void TrasnformVec3Pos_SSE_Asm(_Vector3f* __restrict src, _Vector4f* __restrict dst, unsigned int numVertices, float* __restrict matrix) { __asm { // Calculate the total number of iterations... mov ecx, [numVertices]; shr ecx, 0x02; inc ecx; // ecx = totalIterations = (numVertices >> 2) + 1; xor esi, esi; // esi = iIter = 0; mov eax, [src]; // eax = &src[0]; mov edx, [dst]; // edx = &dst[0]; mov edi, [matrix]; // edi = &matrix[0]; _LoopStart: // Matrix column 0 is being loaded 2 times. // Matrix column 1 is being loaded 2 times. // Matrix column 2 is being loaded 1 time. // Matrix column 3 is being loaded 1 time. // Other that the above extra memory loads, each vector is loaded once, // and there aren't any intermediate stores. prefetcht0 [eax + 0x100]; movaps xmm0, [eax]; // xmm0 = (x0, y0, z0, x1) movaps xmm1, [edi]; // xmm1 = (m0, m1, m2, m3) << Matrix.Column[0] movaps xmm2, xmm0; // xmm2 = (x0, y0, z0, x1) movaps xmm3, xmm0; // xmm3 = (x0, y0, z0, x1) shufps xmm2, xmm2, 0x00; // xmm2 = (x0, x0, x0, x0) prefetcht0 [edx + 0x80]; shufps xmm3, xmm3, 0xFF; // xmm3 = (x1, x1, x1, x1) mulps xmm2, xmm1; // xmm2 = (x0 * m0, x0 * m1, x0 * m2, x0 * m3) mulps xmm3, xmm1; // xmm3 = (x1 * m0, x1 * m1, x1 * m2, x1 * m3) movaps xmm4, xmm0; // xmm4 = (x0, y0, z0, x1) movaps xmm1, [edi + 0x10]; // xmm1 = (m4, m5, m6, m7) << Matrix.Column[1] shufps xmm4, xmm4, 0x55; // xmm4 = (y0, y0, y0, y0) shufps xmm0, xmm0, 0xAA; // xmm0 = (z0, z0, z0, z0) mulps xmm4, xmm1; // xmm4 = (y0 * m4, y0 * m5, y0 * m6, y0 * m7) movaps xmm5, [eax + 0x10]; // xmm5 = (y1, z1, x2, y2) addps xmm2, xmm4; // xmm2 = (x0 * m0 + y0 * m4, x0 * m1 + y0 * m5, x0 * m2 + y0 * m6, x0 * m3 + y0 * m7) movaps xmm6, xmm5; // xmm6 = (y1, z1, x2, y2) movaps xmm4, [edi + 0x20]; // xmm4 = (m8, m9, m10, m11) << Matrix.Column[2] shufps xmm6, xmm6, 0x00; // xmm6 = (y1, y1, y1, y1) mulps xmm0, xmm4; // xmm0 = (z0 * m8, z0 * m9, z0 * m10, z0 * m11) mulps xmm6, xmm1; // xmm6 = (y1 * m4, y1 * m5, y1 * m6, y1 * m7) addps xmm0, xmm2; // xmm0 = (x0 * m0 + y0 * m4 + z0 * m8, x0 * m1 + y0 * m5 + z0 * m9, x0 * m2 + y0 * m6 + z0 * m10, x0 * m3 + y0 * m7 + z0 * m11) addps xmm3, xmm6; // xmm3 = (x1 * m0 + y1 * m4, x1 * m1 + y1 * m5, x1 * m2 + y1 * m6, x1 * m3 + y1 * m7) movaps xmm2, xmm5; // xmm2 = (y1, z1, x2, y2) movaps xmm6, xmm5; // xmm6 = (y1, z1, x2, y2) shufps xmm2, xmm2, 0x55; // xmm2 = (z1, z1, z1, z1) shufps xmm6, xmm6, 0xFF; // xmm6 = (y2, y2, y2, y2) mulps xmm2, xmm4; // xmm2 = (z1 * m8, z1 * m9, z1 * m10, z1 * m11) mulps xmm6, xmm1; // xmm6 = (y2 * m4, y2 * m5, y2 * m6, y2 * m7) addps xmm2, xmm3; // xmm2 = (x1 * m0 + y1 * m4 + z1 * m8, x1 * m1 + y1 * m5 + z1 * m9, x1 * m2 + y1 * m6 + z1 * m10, x1 * m3 + y1 * m7 + z1 * m11) movaps xmm1, [edi]; // xmm1 = (m0, m1, m2, m3) << Matrix.Column[0] shufps xmm5, xmm5, 0xAA; // xmm5 = (x2, x2, x2, x2) movaps xmm3, [eax + 0x20]; // xmm3 = (z2, x3, y3, z3) mulps xmm5, xmm1; // xmm5 = (x2 * m0, x2 * m1, x2 * m2, x2 * m3) movaps xmm7, xmm3; // xmm7 = (z2, x3, y3, z3) addps xmm6, xmm5; // xmm6 = (x2 * m0 + y2 * m4, x2 * m1 + y2 * m5, x2 * m2 + y2 * m6, x2 * m3 + y2 * m7) shufps xmm7, xmm7, 0x00; // xmm7 = (z2, z2, z2, z2) movaps xmm5, xmm3; // xmm5 = (z2, x3, y3, z3) mulps xmm7, xmm4; // xmm7 = (z2 * m8, z2 * m9, z2 * m10, z2 * m11) shufps xmm5, xmm5, 0x55; // xmm5 = (x3, x3, x3, x3) addps xmm6, xmm7; // xmm6 = (x2 * m0 + y2 * m4 + z2 * m8, x2 * m1 + y2 * m5 + z1 * m9, x2 * m2 + y2 * m6 + z2 * m10, x2 * m3 + y2 * m7 + z2 * m11) mulps xmm5, xmm1; // xmm5 = (x3 * m0, x3 * m1, x3 * m2, x3 * m3) movaps xmm7, [edi + 0x30]; // xmm7 = (m12, m13, m14, m15) << Matrix.Column[3] movaps xmm1, [edi + 0x10]; // xmm1 = (m4, m5, m6, m7) << Matrix.Column[1] add eax, 0x30; addps xmm0, xmm7; // xmm0 = d0 addps xmm2, xmm7; // xmm2 = d1 addps xmm6, xmm7; // xmm6 = d2 addps xmm5, xmm7; // xmm5 = (x3 * m0 + m12, x3 * m1 + m13, x3 * m2 + m14, x3 * m3 + m15) movaps [edx], xmm0; // dst[i] = xmm0 movaps xmm7, xmm3; // xmm7 = (z2, x3, y3, z3) movaps [edx + 0x10], xmm2; // dst[i + 1] = xmm2 shufps xmm7, xmm7, 0xAA; // xmm7 = (y3, y3, y3, y3) shufps xmm3, xmm3, 0xFF; // xmm3 = (z3, z3, z3, z3) mulps xmm7, xmm1; // xmm7 = (y3 * m4, y3 * m5, y3 * m6, y3 * m7) mulps xmm3, xmm4; // xmm3 = (z3 * m8, z3 * m9, z3 * m10, z3 * m11) addps xmm5, xmm7; // xmm5 = (x3 * m0 + y3 * m4 + m12, x3 * m1 + y3 * m5 + m13, x3 * m2 + y3 * m6 + m14, x3 * m3 + y3 * m7 + m15) movaps [edx + 0x20], xmm6; // dst[i + 2] = xmm6 addps xmm5, xmm3; // xmm5 = d3 add edx, 0x40; inc esi; cmp esi, ecx; movaps [edx - 0x10], xmm5; // dst[i + 3] = xmm5 jb _LoopStart; } } |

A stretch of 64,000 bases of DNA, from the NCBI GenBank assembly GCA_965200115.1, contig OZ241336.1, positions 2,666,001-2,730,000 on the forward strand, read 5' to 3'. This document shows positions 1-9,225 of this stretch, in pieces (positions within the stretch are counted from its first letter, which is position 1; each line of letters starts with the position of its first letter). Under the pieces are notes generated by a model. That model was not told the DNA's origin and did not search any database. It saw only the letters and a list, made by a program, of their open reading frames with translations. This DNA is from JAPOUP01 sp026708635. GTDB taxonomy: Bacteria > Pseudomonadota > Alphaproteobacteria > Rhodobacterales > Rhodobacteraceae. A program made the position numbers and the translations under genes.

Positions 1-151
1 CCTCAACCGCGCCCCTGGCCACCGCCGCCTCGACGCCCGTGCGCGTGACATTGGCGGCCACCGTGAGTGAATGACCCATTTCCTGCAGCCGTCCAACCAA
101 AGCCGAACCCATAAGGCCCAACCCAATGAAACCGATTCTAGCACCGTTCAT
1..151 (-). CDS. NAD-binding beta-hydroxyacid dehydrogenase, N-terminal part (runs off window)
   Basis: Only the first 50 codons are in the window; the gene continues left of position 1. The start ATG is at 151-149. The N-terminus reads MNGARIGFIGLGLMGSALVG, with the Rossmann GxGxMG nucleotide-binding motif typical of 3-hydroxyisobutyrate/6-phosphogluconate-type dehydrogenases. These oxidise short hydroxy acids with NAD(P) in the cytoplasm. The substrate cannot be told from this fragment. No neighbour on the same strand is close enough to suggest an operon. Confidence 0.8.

Performance: ~10 Cycles per vertex (batch size = 8k vertices)